The lockdown has also helped me to realize how tedious house chores can be when left for only one person to do. In respect to this, I have decided that once the lockdown is lifted, I would get my wife a service staff that would give her a helping hand in taking care of the chores and as much as possible, I would make out time to join them in the chores too from time to time. I can’t trade anything for my family’s happiness.

It is also said that within this period some homes that have been experiencing marital issues have taken advantage of the lockdown to settle their differences. Some women even confirm that their husbands apologize for being too busy to have paid attention to every detail in their family, which has been hindering them from being empathetic towards their wives and children.

 

Also, some wives that have almost lost their husbands to the so-called “side chicks” (extra marital affairs) have taken time to iron out issues with their spouses; and the husbands, having realized that their marriages are to be treated as a top priority, have started paying attention to their wives and have also set things right in their homes.

More so, the lockdown has restored peace, harmony and decorum in many Nigerian families. Spouses that have been avoiding each other due to conflicts have turned to best friends, after spending quality time together in this lockdown period. Homes at the verge of shattering have once again, had enough time to look into their problems and sort them out.

 

Sad to say, some families have reported different cases of “intimate terrorism” — a term many experts prefer for domestic violence, during this lockdown. The lockdown seems to have been favouring and increasing cases of domestic violence in Nigerian homes. Many men have decided to take out their frustration on their spouses. Some that have lost their jobs as a result of the pandemic have resorted to turning their wives into punching bag. Some other men have become violent, harassing their wives sexually and objectifying them, perhaps in a bid to end their frustrations. The worst part of all these is the fact that wives that have filed for divorce cannot get the approval of the law courts until the lockdown period is over, so they have to continue to endure until God knows when…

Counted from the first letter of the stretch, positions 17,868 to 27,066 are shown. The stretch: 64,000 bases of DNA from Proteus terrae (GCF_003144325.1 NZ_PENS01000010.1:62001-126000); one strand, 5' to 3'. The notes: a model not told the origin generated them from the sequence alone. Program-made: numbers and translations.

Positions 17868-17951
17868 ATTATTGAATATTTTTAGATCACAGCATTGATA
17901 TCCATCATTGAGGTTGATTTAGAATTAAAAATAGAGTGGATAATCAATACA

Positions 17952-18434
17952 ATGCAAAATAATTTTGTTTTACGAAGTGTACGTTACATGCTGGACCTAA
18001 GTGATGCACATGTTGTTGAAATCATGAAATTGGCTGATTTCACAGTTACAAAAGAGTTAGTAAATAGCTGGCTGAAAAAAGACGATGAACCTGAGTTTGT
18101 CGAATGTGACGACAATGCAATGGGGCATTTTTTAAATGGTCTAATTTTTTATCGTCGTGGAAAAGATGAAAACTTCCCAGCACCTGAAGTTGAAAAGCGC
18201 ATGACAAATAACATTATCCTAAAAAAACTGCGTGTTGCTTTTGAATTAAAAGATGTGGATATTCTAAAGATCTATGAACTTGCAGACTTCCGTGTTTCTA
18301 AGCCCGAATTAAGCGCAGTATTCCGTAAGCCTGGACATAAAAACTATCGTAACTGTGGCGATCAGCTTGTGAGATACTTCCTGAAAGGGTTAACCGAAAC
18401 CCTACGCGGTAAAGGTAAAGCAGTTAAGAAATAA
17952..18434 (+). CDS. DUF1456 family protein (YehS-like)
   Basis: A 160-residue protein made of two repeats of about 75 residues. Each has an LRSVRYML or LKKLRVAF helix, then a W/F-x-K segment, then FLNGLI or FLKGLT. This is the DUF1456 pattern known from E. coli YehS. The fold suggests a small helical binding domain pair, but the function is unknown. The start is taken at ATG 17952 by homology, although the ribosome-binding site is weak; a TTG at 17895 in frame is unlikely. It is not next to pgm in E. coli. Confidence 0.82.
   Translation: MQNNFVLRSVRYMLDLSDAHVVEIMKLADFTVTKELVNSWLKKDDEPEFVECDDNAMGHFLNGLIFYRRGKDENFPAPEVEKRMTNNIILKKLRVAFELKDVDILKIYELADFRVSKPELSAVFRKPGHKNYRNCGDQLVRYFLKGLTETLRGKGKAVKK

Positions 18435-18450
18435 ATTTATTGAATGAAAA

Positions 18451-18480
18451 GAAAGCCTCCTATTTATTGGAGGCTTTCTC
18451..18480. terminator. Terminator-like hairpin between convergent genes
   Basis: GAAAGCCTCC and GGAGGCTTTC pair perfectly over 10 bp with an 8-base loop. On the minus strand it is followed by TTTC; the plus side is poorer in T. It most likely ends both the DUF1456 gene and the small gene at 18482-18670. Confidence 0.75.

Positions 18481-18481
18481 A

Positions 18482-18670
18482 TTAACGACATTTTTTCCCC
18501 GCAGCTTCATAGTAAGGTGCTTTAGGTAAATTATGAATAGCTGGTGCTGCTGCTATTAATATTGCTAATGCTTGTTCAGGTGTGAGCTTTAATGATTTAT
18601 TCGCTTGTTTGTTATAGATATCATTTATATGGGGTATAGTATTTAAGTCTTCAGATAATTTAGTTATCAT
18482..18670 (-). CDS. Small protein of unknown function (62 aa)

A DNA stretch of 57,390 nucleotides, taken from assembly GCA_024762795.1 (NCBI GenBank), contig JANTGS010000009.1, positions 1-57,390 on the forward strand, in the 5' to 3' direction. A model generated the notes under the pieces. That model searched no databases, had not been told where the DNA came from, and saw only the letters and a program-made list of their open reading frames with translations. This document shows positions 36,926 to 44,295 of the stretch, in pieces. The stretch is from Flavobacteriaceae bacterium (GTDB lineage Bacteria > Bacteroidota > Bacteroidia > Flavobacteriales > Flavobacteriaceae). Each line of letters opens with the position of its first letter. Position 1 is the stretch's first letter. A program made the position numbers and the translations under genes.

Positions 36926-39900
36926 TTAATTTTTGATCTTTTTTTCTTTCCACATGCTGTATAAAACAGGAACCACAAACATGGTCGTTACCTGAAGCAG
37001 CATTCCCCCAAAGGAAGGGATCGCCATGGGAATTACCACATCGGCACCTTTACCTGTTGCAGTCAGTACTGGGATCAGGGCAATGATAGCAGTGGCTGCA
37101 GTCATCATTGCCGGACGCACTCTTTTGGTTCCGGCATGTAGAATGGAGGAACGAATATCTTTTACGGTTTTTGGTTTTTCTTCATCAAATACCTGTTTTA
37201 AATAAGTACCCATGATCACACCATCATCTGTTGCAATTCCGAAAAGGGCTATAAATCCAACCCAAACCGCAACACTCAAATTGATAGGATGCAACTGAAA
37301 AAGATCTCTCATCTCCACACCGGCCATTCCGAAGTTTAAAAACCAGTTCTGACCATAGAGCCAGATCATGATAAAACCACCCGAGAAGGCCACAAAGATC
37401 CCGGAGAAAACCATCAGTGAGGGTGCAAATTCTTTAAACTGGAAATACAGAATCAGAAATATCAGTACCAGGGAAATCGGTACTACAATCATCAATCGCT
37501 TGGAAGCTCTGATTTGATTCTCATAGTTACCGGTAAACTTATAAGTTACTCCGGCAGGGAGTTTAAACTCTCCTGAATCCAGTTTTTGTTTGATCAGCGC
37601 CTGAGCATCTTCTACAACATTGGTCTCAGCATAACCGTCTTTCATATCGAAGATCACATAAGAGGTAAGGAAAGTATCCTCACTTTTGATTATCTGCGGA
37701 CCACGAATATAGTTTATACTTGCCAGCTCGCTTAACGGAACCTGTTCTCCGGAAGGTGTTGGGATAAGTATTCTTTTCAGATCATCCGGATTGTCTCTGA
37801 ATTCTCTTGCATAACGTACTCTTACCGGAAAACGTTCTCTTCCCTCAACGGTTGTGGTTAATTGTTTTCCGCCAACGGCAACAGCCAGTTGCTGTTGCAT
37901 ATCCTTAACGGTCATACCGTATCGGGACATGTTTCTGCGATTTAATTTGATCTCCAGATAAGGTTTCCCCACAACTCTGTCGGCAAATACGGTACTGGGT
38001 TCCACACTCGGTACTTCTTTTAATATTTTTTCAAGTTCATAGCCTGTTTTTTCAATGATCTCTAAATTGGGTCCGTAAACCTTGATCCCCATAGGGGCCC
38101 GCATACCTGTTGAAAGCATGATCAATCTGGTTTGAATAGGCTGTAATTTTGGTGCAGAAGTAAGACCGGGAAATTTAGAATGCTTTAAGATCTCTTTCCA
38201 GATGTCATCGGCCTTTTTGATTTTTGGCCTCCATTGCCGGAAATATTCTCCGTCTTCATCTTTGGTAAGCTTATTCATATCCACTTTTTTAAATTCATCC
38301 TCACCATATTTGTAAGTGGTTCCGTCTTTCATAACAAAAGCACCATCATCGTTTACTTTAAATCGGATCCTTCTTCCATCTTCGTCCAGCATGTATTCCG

Eventually, the lockdown will end, but as the confinement drags on, the danger seems likely to intensify.

It is advised that families that have used the lockdown period to improve their interpersonal relationship, should take time to spot all the loopholes causing disputes in their homes and plan to continue to make things better, even after the lockdown.  Those who have been too busy to create time to bond with their family members should also review their modus operandi and  find time out of their busy schedules for their loved ones after the coronavirus has been defeated, especially now that the lockdown has made them realize that family is first, other things (including jobs) are secondary. Now that there are no jobs to go to, people have their families to fall back to.

Others who have suffered the negative effects of the lockdown should try to settle all their disputes, if possible. If not, they should take advantage of the lockdown period to strategize the next line of action and move on with their lives.

It is the prayer of every well-meaning Nigerian that this pandemic ravaging the world comes to an end as soon as possible. While we await the answer to our prayers, we must stick together and look out for one another, irrespective of our socioeconomic differences. We must exhibit a sense of oneness during this time, and together, we shall overcome!